What is a grand jury and its function?
You have undoubtedly heard about the police shootings of Michael Brown in Ferguson, Missouri and Eric Garner in New York. Both men were unarmed and both deaths were investigated and presented to a grand jury for possible charges against the police officers involved.
In both cases, the grand jury declined to charge either officer with any criminal activity. So, what is the purpose of a “grand jury” and how does the system work? These are good questions in view of the community reaction to these decisions. Demonstrations across the country have led to further violence and arrests in the Garner and Brown cases.
A grand jury is defined as a group of citizens selected to consider whether someone should be charged with a crime or not. They meet behind closed doors and the local prosecutor presents its case to the members of the grand jury. Specific rules apply to the proceeding and they vary from state to state. Their job is to listen to the state’s evidence and vote yes or no regarding any criminal charges. They must find “probable cause” that the person committed the crime. “Probable cause” is a legal concept meaning something is more likely than not to have happened – that there is enough evidence to believe that someone probably committed a crime but actual guilt is decided by the higher standard of “beyond a reasonable doubt.”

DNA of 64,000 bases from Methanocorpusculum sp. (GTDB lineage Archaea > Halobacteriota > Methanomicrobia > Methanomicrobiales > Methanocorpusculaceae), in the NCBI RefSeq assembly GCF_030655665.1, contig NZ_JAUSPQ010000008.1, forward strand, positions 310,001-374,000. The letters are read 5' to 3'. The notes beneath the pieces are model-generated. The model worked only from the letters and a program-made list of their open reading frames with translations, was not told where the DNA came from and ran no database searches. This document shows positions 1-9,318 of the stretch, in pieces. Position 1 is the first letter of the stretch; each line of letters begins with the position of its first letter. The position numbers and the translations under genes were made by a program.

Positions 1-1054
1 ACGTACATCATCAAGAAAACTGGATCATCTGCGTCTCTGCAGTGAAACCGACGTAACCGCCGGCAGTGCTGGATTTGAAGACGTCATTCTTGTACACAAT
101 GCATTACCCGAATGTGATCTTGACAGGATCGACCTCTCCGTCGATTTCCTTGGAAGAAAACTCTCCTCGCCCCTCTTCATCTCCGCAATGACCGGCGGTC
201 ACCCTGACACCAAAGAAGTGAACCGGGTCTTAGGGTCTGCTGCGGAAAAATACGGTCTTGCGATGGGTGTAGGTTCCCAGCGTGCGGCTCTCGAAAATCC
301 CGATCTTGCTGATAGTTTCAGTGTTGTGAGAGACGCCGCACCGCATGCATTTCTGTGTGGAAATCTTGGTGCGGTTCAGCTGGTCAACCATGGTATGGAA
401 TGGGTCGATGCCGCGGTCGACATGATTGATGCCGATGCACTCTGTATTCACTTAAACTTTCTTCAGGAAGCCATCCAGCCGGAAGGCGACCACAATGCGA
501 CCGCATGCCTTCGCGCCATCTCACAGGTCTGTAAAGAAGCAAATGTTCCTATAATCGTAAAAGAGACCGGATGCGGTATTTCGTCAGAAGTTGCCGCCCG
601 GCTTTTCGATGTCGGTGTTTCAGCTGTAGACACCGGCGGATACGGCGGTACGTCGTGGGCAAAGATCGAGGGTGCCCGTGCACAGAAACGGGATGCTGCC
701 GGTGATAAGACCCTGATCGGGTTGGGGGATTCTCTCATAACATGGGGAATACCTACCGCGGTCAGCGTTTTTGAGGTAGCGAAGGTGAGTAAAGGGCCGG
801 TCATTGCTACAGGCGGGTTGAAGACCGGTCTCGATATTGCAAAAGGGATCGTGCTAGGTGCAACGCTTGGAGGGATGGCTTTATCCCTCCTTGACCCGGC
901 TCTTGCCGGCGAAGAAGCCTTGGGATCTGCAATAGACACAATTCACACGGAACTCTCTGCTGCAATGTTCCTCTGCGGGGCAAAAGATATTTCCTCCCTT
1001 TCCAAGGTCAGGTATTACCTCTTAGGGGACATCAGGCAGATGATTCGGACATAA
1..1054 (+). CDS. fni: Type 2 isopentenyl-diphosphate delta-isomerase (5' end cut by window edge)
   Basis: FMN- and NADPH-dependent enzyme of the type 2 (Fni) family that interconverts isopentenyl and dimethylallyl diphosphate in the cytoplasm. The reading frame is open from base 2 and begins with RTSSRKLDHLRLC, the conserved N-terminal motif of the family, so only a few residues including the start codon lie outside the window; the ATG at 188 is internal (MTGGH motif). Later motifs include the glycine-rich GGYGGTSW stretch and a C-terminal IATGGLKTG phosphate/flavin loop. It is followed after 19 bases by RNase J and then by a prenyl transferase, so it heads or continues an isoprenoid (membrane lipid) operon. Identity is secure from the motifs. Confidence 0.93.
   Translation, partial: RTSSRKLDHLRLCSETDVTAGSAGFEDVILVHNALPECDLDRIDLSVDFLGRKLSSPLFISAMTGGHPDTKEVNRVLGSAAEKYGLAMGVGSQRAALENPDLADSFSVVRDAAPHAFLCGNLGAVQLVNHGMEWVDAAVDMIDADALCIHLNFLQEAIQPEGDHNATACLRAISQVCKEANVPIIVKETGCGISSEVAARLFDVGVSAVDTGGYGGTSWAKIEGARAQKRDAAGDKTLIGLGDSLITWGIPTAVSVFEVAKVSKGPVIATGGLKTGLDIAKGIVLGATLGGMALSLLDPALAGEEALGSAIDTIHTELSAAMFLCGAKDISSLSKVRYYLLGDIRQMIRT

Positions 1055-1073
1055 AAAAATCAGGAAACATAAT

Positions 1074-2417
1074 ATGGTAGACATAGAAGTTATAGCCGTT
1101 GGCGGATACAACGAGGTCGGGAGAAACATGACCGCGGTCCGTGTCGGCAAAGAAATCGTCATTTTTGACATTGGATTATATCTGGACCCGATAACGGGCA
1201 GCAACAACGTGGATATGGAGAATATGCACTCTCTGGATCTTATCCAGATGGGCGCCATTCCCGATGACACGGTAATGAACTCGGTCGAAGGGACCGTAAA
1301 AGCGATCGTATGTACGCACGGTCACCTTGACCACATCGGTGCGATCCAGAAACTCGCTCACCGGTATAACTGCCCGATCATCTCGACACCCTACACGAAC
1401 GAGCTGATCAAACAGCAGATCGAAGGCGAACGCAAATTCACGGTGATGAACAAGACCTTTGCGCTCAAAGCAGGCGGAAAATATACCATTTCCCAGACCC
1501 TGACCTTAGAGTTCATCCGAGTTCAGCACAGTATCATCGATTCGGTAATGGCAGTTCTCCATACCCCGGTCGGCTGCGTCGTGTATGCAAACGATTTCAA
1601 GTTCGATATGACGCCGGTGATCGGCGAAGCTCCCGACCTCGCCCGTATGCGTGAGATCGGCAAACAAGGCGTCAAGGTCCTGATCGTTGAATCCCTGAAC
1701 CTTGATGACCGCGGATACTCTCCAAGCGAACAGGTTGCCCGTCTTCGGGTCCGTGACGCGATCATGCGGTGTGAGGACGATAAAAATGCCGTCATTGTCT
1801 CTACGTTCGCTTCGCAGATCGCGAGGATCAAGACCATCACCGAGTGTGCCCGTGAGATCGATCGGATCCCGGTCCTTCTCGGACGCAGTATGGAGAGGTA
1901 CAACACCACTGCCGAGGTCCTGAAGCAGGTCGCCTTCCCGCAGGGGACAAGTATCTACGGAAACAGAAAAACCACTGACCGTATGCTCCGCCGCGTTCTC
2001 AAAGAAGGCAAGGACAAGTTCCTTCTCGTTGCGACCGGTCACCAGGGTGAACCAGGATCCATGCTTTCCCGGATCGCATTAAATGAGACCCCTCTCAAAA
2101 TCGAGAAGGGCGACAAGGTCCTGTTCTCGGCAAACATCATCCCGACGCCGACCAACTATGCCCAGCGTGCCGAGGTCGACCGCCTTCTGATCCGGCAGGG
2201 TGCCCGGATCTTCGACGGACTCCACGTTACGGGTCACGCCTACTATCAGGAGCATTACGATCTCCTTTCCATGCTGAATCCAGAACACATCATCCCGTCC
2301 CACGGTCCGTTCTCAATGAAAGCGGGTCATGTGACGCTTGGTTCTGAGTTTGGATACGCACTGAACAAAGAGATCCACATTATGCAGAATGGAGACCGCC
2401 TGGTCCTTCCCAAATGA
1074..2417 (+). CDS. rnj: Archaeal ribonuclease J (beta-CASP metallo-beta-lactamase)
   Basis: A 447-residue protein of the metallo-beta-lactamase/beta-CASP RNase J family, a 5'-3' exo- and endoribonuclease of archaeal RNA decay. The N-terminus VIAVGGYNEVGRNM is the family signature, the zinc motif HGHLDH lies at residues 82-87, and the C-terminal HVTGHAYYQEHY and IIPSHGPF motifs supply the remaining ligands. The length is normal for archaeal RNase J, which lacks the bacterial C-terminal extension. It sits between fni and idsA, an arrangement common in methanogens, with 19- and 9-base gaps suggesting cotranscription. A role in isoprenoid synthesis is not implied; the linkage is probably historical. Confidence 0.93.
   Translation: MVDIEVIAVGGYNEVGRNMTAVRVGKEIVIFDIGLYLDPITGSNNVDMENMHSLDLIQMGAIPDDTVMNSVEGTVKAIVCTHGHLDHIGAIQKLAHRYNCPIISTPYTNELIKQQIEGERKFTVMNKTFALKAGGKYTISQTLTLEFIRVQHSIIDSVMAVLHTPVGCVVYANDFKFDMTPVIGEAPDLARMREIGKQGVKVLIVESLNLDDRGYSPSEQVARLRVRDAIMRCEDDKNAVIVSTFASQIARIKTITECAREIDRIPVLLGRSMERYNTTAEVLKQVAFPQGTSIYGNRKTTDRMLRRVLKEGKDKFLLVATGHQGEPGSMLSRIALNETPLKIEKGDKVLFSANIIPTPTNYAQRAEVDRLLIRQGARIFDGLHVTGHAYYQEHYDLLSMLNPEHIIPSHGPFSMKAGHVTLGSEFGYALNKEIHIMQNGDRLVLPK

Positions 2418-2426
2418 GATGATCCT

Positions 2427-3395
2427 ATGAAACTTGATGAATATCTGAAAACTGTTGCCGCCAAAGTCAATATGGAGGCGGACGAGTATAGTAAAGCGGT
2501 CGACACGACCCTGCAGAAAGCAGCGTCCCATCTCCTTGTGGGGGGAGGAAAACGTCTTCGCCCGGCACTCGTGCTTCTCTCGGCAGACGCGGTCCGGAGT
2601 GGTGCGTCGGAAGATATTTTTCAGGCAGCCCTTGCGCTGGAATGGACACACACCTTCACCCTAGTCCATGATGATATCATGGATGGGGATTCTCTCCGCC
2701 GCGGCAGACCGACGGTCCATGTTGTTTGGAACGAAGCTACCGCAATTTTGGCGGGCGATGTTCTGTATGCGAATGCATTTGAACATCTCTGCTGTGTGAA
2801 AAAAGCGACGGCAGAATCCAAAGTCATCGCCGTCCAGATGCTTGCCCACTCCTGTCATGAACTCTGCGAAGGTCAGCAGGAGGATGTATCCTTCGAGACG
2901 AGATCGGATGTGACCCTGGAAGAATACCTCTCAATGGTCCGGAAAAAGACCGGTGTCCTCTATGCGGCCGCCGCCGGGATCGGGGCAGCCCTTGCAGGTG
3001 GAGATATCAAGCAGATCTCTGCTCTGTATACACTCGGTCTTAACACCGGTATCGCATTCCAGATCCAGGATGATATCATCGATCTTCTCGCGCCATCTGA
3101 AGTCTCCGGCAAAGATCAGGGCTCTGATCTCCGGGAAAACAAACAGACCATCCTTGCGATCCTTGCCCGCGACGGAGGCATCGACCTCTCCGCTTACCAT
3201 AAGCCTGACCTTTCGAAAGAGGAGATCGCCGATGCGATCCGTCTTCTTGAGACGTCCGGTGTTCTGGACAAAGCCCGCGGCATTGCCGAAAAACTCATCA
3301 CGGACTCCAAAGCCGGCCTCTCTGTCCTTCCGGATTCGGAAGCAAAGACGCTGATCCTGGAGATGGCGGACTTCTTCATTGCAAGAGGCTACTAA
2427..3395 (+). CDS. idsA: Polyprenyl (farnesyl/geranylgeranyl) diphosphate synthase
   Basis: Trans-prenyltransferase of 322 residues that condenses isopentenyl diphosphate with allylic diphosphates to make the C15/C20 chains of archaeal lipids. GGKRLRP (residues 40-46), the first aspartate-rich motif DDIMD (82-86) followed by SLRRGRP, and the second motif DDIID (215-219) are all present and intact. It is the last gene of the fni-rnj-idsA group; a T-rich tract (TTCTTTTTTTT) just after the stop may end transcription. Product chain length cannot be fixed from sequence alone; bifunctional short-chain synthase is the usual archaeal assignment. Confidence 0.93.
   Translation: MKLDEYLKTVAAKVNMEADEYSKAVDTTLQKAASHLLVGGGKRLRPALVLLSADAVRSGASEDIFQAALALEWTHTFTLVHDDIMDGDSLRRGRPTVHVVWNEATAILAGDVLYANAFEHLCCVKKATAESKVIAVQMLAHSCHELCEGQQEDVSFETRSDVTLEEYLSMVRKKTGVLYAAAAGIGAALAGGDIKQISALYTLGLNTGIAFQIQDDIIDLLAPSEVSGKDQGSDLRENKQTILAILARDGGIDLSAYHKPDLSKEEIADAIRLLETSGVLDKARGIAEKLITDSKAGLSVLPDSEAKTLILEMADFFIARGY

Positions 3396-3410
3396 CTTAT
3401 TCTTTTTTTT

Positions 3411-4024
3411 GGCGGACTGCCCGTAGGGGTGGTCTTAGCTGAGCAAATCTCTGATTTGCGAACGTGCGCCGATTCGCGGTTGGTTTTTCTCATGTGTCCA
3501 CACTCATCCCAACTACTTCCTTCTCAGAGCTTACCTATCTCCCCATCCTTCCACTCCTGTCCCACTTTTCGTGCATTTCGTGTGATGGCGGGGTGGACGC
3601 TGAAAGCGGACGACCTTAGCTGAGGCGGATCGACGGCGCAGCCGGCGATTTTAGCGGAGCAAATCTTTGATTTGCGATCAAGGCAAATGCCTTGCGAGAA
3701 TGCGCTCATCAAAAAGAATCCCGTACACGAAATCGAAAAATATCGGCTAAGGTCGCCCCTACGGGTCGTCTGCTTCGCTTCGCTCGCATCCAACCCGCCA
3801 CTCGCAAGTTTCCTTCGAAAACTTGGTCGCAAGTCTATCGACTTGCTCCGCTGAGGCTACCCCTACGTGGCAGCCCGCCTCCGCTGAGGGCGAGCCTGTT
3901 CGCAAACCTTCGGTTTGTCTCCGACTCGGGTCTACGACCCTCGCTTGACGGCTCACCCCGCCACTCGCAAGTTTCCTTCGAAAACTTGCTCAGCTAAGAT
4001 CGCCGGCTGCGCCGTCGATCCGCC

The person under consideration is not “on trial” for any crime at this point. The grand jury only decides what if any charges should be filed. Their decision results in an “indictment” against the person who is then formally charged and then proceeds through the state’s criminal justice system. The defendant can plead guilty or not guilty and if the latter, then go to trial where a jury decides whether he or she committed the crime based on the higher standard.
Judge Tom explains the difference between a grand jury and a trial jury in the video below.